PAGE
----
“philosophize with the hammer,” the result on his style was as disastrous as
on his thought ; both alike took on the violent and graceless character of the
same implement. He speaks indeed of the virtue of hitting a nail on the head,
but it is a less skilled form of virtue than good dancing.

     Whether he was dancing or hammering, however, Nietzsche certainly
converted the whole of himself into his work, as in his view every philosopher
is bound to do, ” for just that art of transformation is philosophy.” That he
was entirely successful in being a “real man” one may doubt. His excessive
sensitiveness to the commonplace in life, and his deficiency in the sexual
instinct—however highly he may have rated the importance of sex in life—
largely cut him off from real fellowship with the men who are most ” real ” to
us. He was less tolerant and less humane than his master Goethe ; his incisive
insight, and, in many respects, better intellectual equipment, are more than
compensated by this lack of breadth. But every man works with the limita-
tions of his qualities, just as we all struggle beneath the weight of the super-
incumbent atmosphere ; our defects are even a part of our qualities, and it

                              FRIEDRICH NIETZSCHE                    63

would be foolish to quarrel with them. Nietzsche succeeded in being himself,
and it was a finely rare success. Whether he was a “real man” matters less.
With passionate sincerity he expressed his real self and his best self, abhorring,
on the one hand, what with Verlaine he called “literature,” and, on the other,
all mere indigested material, the result of that mental dyspepsia of which he
regarded Carlyle as the supreme warning. A man’s real self, as he repeated
so often, consists of the things which he has truly digested and assimilated ;
he must always “conquer” his opinions ; it is only such conquests which he
has the right to report to men as his own. His thoughts are born of his pain ;
he has imparted to them of his own blood, his own pleasure and torment.
Nietzsche himself held that suffering and even disease are almost indispens-
able to the philosopher ; great pain is the final emancipator of the spirit,
those great slow pains that take their time, and burn us up like green wood.
“I doubt whether such pain betters us,” he remarks, “but I know that it
deepens us.” That is the stuff of Nietzsche’s Hellenism, as expressed in the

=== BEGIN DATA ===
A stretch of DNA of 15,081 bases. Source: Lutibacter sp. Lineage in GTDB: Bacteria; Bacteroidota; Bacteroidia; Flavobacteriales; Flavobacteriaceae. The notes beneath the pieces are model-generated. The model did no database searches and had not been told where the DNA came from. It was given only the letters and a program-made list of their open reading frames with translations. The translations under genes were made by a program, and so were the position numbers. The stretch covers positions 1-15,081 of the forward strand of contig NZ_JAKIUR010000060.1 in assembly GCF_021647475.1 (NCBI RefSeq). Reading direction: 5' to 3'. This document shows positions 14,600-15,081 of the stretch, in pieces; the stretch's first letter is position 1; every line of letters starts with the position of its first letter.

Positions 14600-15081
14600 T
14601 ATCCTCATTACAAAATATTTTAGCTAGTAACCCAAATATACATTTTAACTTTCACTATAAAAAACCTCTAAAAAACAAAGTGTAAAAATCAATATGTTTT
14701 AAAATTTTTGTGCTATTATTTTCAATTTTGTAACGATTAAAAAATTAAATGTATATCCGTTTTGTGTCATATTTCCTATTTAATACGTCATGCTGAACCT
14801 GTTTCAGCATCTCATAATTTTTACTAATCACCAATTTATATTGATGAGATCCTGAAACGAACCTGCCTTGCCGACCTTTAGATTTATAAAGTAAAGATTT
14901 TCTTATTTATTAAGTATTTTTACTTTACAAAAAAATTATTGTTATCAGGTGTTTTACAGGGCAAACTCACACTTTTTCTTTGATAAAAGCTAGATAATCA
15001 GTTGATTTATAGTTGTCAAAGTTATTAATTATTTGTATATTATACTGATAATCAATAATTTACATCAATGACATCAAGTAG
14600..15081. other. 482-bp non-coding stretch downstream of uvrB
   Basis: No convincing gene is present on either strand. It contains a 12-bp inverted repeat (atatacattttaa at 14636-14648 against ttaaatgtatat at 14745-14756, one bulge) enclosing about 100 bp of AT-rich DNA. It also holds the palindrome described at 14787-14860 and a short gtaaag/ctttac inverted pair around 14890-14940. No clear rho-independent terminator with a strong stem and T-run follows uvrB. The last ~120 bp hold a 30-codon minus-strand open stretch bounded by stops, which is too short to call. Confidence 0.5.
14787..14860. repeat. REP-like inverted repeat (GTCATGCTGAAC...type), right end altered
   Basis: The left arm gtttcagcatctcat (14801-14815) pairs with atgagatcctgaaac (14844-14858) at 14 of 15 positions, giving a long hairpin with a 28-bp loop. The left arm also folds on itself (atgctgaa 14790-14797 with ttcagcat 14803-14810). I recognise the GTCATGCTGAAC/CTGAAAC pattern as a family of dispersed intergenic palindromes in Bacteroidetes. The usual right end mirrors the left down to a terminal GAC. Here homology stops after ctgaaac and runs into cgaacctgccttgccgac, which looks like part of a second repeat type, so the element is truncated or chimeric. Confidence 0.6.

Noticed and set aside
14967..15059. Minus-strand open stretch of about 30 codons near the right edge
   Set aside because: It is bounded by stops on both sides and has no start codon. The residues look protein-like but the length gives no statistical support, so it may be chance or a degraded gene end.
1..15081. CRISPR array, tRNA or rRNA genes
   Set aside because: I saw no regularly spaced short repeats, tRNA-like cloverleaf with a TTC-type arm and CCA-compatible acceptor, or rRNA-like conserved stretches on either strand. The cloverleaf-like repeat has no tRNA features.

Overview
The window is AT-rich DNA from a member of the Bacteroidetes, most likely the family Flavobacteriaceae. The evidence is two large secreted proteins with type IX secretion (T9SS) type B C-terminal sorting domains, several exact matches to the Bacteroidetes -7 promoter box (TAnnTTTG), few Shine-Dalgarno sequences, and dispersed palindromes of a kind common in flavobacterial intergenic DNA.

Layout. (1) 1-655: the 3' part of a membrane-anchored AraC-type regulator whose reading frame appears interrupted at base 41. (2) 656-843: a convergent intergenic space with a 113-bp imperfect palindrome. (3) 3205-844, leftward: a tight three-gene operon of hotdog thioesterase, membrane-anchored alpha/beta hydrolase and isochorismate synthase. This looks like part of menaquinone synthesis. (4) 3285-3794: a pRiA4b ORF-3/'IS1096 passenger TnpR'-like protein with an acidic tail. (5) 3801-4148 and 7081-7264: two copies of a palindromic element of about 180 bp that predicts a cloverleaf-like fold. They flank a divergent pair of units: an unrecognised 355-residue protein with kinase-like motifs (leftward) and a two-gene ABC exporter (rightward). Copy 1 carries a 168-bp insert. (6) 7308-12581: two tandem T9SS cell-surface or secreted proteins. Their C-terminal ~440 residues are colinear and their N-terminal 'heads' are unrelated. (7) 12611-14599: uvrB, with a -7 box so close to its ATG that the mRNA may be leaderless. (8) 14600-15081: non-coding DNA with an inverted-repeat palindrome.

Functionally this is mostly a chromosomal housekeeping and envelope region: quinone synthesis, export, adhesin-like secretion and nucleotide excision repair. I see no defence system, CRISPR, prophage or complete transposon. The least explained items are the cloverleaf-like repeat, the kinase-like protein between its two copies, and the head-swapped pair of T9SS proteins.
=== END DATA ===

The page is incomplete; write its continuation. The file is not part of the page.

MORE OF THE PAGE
most light-hearted of his books. Virescit voltiere virtus. It is that which
makes him, when all is said, a great critic of life.

    It is a consolation to many—I have seen it so stated in a respectable
review—that Nietzsche went mad. No doubt also it was once a consolation
to many that Socrates was poisoned, that Jesus was crucified, that Bruno was
burnt. But hemlock and the cross and the stake proved sorry weapons
against the might of ideas even in those days, and there is no reason to suppose
that a doctor’s certificate will be more effectual in our own. Of old time we
killed our great men as soon as their visionary claims became inconvenient ;
now, in our mercy, we leave the tragedy of genius to unroll itself to the bitter
close. The devils to whom the modern Faustus is committed have waxed
cunning with the ages. Nietzsche has met, in its most relentless form, the fate
of Pascal and Swift and Rousseau. That fact may carry what weight it will
in any final estimate of his place as a moral teacher : it cannot touch his
position as an immensely significant personality. It must still be affirmed
that the nineteenth century has produced no more revolutionary and

                                                                                                Havelock Ellis.

MLA citation:

Ellis, Havelock. “Friedrich Nietzsche III.” The Savoy, vol. 4, August 1896, pp. 57-63. Savoy Digital Edition, edited by Christopher Keep and Lorraine Janzen Kooistra, 2018-2020. Yellow Nineties 2.0, Ryerson University Centre for Digital Humanities, 2019. https://1890s.ca/savoyv4-ellis-nietzsche/